Anton Pann (1796-1854) is unique among the composers who appear in this book: although trained in music, a writer of psalms and a collector of folk music, he was primarily a printer and publisher; he founded the first printing shop in Bucharest to publish church music with vernacular texts. But he is commemorated in Romania for having set a poem by Andre Muresianu, ‘Awake, Romanians!’ (‘Defteapta-Te Romane’), which became the Romanian national anthem.

PANN MUSEUM Photo Gallery

‘Awake, Romanians!’ was first sung in public not in Bucharest, but in Ramnicu Valcea, on 29 July 1848. An important fortified spa town and the seat of its county, Ramnicu Valcea, in a hilly region 99 km south of picturesque Sibiu, had been a centre of papermaking and publishing since the 17th century. Pann had two spells there, from 1826 to 1828 and from 1835 to 1837, each time renting rooms in a house which, some 150 years later, became a place of national pilgrimage. When the neighbourhood was redeveloped, the house was moved; it is now the lone 18th-century house in the street, its whiteness and dark brown ornamental wood trim and wood-shingle roof sharply contrasting with the drab modern high-rise buildings and the shops around it. The upstairs was opened in 1982 as a memorial to Pann, with two rooms re-creating the ambience of his library (filled with books and musical instruments) and dining-room (decorated with 19th-century folk pottery and hanging herbs) and the third devoted to the anthem and the 1996 bicentenary celebrations of Pann’s birth; in the hallway hang an oil portrait and a view of the house in its original setting. The ground floor appropriately houses a publisher’s bookshop and outside there is a memorial, fez-topped bust of Pann.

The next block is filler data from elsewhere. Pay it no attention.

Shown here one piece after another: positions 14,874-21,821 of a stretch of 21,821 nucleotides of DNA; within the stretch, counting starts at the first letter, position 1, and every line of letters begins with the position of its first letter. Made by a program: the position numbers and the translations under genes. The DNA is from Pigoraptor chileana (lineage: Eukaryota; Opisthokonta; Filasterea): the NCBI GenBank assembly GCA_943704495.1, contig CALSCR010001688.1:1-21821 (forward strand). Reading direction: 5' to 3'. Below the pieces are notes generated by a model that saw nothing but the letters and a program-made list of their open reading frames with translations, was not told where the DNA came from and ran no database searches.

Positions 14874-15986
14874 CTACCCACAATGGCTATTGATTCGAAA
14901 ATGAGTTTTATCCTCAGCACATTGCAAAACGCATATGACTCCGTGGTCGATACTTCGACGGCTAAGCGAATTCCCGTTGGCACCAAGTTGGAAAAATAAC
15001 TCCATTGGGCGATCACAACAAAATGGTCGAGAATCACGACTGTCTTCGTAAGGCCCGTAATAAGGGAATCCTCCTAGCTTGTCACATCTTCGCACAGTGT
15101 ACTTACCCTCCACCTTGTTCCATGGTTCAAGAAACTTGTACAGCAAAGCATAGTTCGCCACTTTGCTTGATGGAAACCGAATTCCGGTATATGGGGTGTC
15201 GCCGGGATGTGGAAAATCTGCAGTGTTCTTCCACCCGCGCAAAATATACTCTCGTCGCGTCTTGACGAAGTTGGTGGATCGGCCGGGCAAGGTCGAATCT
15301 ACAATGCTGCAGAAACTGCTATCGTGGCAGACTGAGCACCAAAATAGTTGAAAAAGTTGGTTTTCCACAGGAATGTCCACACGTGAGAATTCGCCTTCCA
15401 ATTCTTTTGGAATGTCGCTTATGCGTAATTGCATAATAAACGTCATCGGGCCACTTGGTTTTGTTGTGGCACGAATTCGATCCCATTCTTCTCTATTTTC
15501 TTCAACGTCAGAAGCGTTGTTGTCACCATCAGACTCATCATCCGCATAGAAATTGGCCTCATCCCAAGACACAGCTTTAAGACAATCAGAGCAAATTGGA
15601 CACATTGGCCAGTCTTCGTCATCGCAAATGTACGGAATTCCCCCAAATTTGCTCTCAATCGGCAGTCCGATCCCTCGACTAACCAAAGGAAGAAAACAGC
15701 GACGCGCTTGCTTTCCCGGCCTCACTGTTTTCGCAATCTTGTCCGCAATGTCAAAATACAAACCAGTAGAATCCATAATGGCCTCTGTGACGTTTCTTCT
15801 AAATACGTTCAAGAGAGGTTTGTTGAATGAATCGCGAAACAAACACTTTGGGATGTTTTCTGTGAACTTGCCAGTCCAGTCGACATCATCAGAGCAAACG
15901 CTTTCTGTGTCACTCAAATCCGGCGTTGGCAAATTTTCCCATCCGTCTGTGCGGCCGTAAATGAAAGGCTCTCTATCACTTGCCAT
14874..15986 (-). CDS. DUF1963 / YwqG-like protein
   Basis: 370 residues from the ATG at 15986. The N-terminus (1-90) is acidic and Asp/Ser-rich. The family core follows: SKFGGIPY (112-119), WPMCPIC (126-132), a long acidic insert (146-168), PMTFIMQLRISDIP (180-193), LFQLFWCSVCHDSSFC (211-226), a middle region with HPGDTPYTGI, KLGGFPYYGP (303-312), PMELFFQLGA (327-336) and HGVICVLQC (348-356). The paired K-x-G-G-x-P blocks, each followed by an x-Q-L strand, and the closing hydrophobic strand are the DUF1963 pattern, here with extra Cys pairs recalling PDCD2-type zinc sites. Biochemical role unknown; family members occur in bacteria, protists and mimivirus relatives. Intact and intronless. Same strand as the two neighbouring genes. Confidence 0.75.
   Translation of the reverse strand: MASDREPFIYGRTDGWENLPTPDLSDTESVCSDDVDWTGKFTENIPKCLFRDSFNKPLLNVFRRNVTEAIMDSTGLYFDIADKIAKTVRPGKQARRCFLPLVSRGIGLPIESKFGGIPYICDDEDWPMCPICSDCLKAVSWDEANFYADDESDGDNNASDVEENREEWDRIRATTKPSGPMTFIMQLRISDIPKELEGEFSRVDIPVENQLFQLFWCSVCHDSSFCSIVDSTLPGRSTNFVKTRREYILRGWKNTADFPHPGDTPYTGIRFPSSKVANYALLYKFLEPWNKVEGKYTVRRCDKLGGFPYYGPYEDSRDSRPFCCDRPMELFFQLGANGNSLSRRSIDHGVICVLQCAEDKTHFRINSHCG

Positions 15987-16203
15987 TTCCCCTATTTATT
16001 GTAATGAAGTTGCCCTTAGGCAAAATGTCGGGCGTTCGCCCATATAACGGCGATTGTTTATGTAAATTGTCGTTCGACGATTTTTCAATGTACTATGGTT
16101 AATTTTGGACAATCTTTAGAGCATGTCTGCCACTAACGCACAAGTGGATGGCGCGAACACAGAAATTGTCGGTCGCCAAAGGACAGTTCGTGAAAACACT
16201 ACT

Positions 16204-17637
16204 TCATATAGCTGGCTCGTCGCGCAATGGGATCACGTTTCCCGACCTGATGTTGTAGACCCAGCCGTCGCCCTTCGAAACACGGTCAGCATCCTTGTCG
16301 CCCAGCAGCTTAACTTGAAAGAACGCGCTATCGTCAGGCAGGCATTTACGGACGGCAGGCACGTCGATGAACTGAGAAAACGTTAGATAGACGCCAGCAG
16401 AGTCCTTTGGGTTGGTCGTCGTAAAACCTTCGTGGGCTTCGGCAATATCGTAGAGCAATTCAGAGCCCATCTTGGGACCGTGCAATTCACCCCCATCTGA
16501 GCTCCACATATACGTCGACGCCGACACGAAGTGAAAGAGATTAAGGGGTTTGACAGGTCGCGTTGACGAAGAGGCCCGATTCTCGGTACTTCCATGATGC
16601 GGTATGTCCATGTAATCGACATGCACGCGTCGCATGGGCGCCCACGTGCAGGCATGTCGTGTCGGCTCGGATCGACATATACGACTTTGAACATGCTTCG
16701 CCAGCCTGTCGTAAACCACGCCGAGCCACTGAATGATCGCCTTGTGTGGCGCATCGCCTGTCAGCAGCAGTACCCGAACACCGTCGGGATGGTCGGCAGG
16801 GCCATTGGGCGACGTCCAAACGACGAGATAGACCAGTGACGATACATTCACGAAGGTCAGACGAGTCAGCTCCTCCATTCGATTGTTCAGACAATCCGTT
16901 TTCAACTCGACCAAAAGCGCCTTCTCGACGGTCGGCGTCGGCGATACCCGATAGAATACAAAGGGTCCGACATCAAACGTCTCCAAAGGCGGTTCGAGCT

Pann visited Brasov on three occasions between 1821 and 1828 and he is commemorated there at the First Romanian School Museum. One of the ground-floor rooms is known as the Sala de clasaa ‘Anton Pann’ and the museum archive contains some of his correspondence.

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